It’s a distinct culture that fascinates the whole world – the song and dance routine of Indian cinema.
Originating from nautanki – the musical folk theatre art form especially popular in northern India, the song and dance narrative of Indian cinema is a style of storytelling that has endured through the 100 odd years since its inception. But does it deserve to last? Can it?
While the original stars of early Indian cinema are said to have sung their own songs, it is around the 40s, 50s and 60s that playback singing came to the fore. So singers were supplanted by the actors who merely lip-synched and emoted in front of the camera to the recorded voices.
The “rain song”, the “I love you song”, “the boy stalking girl song”, “the Holi song”, “the item song”, “the separation song”, “the patriotic song”, “the karwa chauth song” and now of course “the night club song” sub genres evolved rapidly and have been hungrily lapped up by the movie-going folks.
Songs have most often outlived the movies they were featured in, and stars came to be identified by the hit songs they danced to.
No one questioned how a poor hero from Chandni Chowk suddenly landed atop the Alps in Switzerland in thick designer woollens, wooing his heroine ludicrously clad in skimpy chiffon in freezing sub zero temperatures sunk in ankle high snow. The joy of watching heaving bosoms surpassed any need for logic or reality.
Dance was and mostly still is the way a Hindi film heroine expresses her sexuality, while the shrill high pitch of the audio denotes her coyness or her sweetness. Naiveté even.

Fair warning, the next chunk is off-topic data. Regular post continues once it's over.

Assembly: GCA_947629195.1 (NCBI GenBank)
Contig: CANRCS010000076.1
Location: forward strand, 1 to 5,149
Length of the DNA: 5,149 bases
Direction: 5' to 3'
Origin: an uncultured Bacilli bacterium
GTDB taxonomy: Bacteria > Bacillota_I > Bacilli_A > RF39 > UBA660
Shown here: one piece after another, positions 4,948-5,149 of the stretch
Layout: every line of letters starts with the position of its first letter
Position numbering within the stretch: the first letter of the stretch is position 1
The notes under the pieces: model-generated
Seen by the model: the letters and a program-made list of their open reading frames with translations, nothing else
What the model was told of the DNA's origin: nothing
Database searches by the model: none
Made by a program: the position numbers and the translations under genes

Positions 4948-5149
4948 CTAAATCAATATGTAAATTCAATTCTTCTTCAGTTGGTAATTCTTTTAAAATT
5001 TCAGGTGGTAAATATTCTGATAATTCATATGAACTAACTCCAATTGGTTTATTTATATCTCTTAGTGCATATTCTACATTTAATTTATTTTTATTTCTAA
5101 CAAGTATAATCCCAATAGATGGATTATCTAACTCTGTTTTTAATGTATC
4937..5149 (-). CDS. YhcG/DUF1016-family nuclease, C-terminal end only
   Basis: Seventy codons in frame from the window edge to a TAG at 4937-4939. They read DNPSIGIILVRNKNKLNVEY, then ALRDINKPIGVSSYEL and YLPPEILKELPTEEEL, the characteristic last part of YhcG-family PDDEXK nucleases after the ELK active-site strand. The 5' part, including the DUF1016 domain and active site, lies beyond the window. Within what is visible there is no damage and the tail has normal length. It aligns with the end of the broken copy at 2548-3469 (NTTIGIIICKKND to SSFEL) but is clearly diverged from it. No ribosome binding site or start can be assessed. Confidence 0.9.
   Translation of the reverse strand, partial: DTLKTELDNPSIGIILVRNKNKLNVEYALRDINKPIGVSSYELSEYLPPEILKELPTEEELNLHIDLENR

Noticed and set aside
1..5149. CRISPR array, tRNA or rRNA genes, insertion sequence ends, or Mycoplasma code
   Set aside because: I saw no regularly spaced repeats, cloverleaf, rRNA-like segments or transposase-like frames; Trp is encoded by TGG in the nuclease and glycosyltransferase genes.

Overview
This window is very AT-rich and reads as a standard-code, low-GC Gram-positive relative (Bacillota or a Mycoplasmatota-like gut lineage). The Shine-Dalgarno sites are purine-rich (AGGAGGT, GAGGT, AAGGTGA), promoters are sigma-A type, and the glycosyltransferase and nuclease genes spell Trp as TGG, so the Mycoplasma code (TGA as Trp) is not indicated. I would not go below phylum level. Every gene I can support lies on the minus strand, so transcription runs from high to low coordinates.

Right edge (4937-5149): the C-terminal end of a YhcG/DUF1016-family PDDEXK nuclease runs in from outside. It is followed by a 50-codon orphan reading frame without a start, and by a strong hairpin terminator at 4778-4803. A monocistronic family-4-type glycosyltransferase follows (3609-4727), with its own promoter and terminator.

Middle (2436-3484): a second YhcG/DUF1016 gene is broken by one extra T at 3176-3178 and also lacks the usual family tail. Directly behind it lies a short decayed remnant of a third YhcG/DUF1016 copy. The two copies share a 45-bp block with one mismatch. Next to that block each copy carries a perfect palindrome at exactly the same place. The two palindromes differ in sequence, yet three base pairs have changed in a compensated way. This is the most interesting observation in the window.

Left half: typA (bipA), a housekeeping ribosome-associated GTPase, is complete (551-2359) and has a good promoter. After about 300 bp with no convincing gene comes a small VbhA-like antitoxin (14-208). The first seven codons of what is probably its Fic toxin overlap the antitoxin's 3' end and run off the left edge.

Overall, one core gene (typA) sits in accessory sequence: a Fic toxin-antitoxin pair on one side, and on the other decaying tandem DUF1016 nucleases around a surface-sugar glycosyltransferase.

From classical to folk to jerky callisthenics, the song gives the actors and movie makers their big chance to let go and simply heave ho!
I, like many others, have often wondered about the fascination with the song and dance routine in Indian cinema. It’s as natural to us Indians as breathing or spitting pan on the streets.
But what we have perhaps failed to recognise is that the air around us is changing. It’s no longer as rarefied and insularly Indian as it used to be. The very definition of Indian has undergone a paradigm shift – feudal lords and undeserving heroes are passé.
There are artistic winds blowing in from different corners of the world – from the Americas, Europe, Korea, Turkey, Iran and everywhere else. It has created a cauldron of intermingling styles of storytelling and filmmaking that everybody needs to adapt to – that is if we want to go beyond our jingoism and pandering to the homesickness and nostalgia of NRI audiences and that alone.
While in the past there was an audience that lapped up celluloid miracles like Nirupa Roy’s blindness in Amar Akbar Anthony being reversed by the light of Sai Baba’s diya (lamp) or a hero singing an entire song (blood spewing from his mouth just before he died), today’s audience is more discerning and less gullible.
Even escapist fare for our suffering masses needs to exhibit some more credulity. Thanks to the exposure available through the internet and our exposure to world cinema and reality entertainment.